How To Snowball-Effect Your Whole Damn Life

This is part of MAGNETISM Extras (part 2).
Previous: part 1

How To Snowball-Effect Your Whole Damn Life

I have been obsessing over the 4-Hour Chef recently, the book by Timothy Ferriss.

Not only has it made me, for the first time, appreciate cooking… but I’ve come to enjoy food, literally and conceptually, much more than ever.

And… I have come to see the kitchen as a great springboard for innovation and creativity.

One of the very first things Tim covers in the book is learning how to taste. And one of the suggestions is to try out new and odd taste combinations. Like chocolate ice cream and olive oil – who’da thunk it?

My favorite discovery so far is cinnamon. It’s amazing how many things are better with some cinnamon. Everything from Chili con Carne to a plain cup of coffee.


Anyway, trying out new and different flavors is the exact process of innovation in any field. Mixing and matching things, seeing what works and discarding what doesn’t.

In marketing, Jay Abraham is famous for this. He’s the 9 Billion Dollar Man, and he’s worked in hundreds of different industries. The marketing done in most markets is highly incestuous — everyone’s doing the same thing. In reality, there are hundreds of ways you can do anything. So Jay would take something that worked for a client in one industry and apply it in another. In the first industry it may have been old hat, but revolutionary in the second.

The deeper you go into this, the more you’ll see how incredibly broadly this applies to all areas of life. One of the things I’m obsessed with is finding elegant solutions. As in, a single thing I can apply to one thing and have it create ripple effects which impact all areas of my life. My biggest such discovery so far is cold-approach social skills, as you know. Another is writing.

Thinking on paper

Writing is essentially thinking on paper. I think most people would agree that your ability to think is one of your greatest, if not the single greatest asset you have. Improving your ability to think well is one of very few things which will change everything for you. You’ll make better decisions. You’ll arrive at better conclusions more quickly. You’ll be better with other people. You’ll be able to communicate your ideas more effectively. You’ll have stronger willpower and more resources to accomplish whatever you want accomplished. And on and on and on.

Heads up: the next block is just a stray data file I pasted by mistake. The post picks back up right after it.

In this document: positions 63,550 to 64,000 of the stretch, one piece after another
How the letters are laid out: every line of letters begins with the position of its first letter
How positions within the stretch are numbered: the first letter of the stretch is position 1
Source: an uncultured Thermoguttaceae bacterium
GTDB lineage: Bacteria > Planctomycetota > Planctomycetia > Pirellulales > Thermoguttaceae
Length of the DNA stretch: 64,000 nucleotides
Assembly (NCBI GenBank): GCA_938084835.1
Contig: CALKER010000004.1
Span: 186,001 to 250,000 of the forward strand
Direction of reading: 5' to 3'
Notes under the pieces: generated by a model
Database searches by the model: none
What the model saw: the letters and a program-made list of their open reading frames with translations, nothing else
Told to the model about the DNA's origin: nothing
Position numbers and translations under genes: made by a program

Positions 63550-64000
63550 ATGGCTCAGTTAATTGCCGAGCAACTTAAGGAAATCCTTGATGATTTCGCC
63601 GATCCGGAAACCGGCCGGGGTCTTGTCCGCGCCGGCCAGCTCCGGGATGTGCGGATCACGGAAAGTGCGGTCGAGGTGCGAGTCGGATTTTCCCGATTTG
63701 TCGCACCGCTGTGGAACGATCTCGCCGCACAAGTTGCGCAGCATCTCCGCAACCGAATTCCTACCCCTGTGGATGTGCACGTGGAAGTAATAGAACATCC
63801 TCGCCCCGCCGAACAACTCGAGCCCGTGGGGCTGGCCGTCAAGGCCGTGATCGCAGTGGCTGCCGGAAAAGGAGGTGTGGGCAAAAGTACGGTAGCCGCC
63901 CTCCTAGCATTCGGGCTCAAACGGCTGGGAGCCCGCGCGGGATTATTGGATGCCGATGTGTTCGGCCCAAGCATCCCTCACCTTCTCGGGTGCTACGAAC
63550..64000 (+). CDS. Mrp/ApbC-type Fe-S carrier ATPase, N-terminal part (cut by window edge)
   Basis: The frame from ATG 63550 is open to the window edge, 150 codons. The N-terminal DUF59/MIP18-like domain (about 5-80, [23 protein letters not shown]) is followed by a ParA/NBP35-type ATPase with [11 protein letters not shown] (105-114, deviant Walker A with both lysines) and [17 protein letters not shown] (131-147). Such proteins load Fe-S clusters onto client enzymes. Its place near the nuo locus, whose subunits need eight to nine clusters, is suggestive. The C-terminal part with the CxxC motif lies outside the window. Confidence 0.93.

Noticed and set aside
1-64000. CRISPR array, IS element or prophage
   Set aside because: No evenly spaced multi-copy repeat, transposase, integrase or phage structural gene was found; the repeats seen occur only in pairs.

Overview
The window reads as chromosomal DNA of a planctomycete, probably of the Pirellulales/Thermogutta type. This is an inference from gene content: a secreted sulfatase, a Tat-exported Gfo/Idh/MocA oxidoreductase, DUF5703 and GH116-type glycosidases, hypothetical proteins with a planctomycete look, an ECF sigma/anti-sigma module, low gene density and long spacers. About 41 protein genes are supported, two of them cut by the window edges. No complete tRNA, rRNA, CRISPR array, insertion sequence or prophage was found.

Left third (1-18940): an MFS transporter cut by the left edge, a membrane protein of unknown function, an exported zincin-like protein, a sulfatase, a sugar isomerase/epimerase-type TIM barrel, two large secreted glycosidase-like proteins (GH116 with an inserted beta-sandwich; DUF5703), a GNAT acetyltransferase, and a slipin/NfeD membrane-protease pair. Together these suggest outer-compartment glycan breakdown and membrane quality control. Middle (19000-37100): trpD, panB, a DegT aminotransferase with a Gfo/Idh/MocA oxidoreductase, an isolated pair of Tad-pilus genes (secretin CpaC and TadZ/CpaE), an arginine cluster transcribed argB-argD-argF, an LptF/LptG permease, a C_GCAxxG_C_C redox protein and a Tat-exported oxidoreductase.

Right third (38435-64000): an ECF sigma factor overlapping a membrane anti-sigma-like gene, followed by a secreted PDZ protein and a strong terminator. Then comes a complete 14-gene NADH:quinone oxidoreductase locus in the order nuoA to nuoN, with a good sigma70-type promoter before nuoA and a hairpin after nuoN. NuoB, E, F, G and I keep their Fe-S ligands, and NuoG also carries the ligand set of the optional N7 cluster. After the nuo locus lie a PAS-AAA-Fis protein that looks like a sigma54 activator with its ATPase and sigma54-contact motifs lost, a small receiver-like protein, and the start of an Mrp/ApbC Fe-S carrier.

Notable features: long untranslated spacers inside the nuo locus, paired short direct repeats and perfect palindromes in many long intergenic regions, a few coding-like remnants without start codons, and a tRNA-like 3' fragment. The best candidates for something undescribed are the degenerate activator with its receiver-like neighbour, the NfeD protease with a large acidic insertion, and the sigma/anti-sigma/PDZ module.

The ripple effects caused by improving your thinking abilities is utterly pervasive throughout everything.

But… as I also think you would agree, it’s difficult to improve your thinking in real time. Like catching yourself mid-thought and changing your mind and saying “I think I could think about that in a different way…” – that doesn’t happen.

But since writing is thinking on paper, the simplest hack to get better at thinking is to get better at writing. As you’re writing, it’s easy to correct yourself. You can study great writing and learn about what makes it great. Then you can make your own writing better, tighter, cleaner.

Clear writing is strong writing. As you get better at writing, you’re training your brain to express itself more clearly and more powerfully. As you’re developing your ability to write more clearly – a process which is very tangible and gives you direct feedback – you’re simultaneous training your brain to think more clearly not only while you’re writing, but all the time.

That’s a big reason why I write every day, and why I think most people should learn how to write. If not master, at least get familiar with the fundamentals.

Leverage & instant momentum

Many, many skills have cross-application. Like cinnamon, or writing. During Tim Ferriss’ launch of his new book, I saw an interview with him where he talked about language learning. He mentioned how Japanese people will have a very hard time learning a lot of languages, including English, because the sounds used in the Japanese language are so distinct and different from most other languages. Except Spanish. Japanese people can learn Spanish relatively easily because they use similar sounds.

In other words: They can leverage the things they already know to accomplish a new objective.

This is truly the 80/20 approach to learning new things, or making progress in anything from languages to business building.

Whenever you’re about to learn something knew, ask yourself what things you already know that you can apply in the new area. That way you don’t have to start from scratch. Which means you can hit the ground running and quickly gain momentum.

By applying your previous skills, talents and knowledge to a new field, you’ll conquer the new field exponentially quicker than if you didn’t. But along the journey of learning the rest of this new skill, you’ll also learn a whole bunch of other new stuff that didn’t previously have a connection to your existing knowledge. And that adds to your base of knowledge. So when you tackle the next skill, you can learn that even faster.

That’s how you apply the snowballing, multiplying effect to your whole life.

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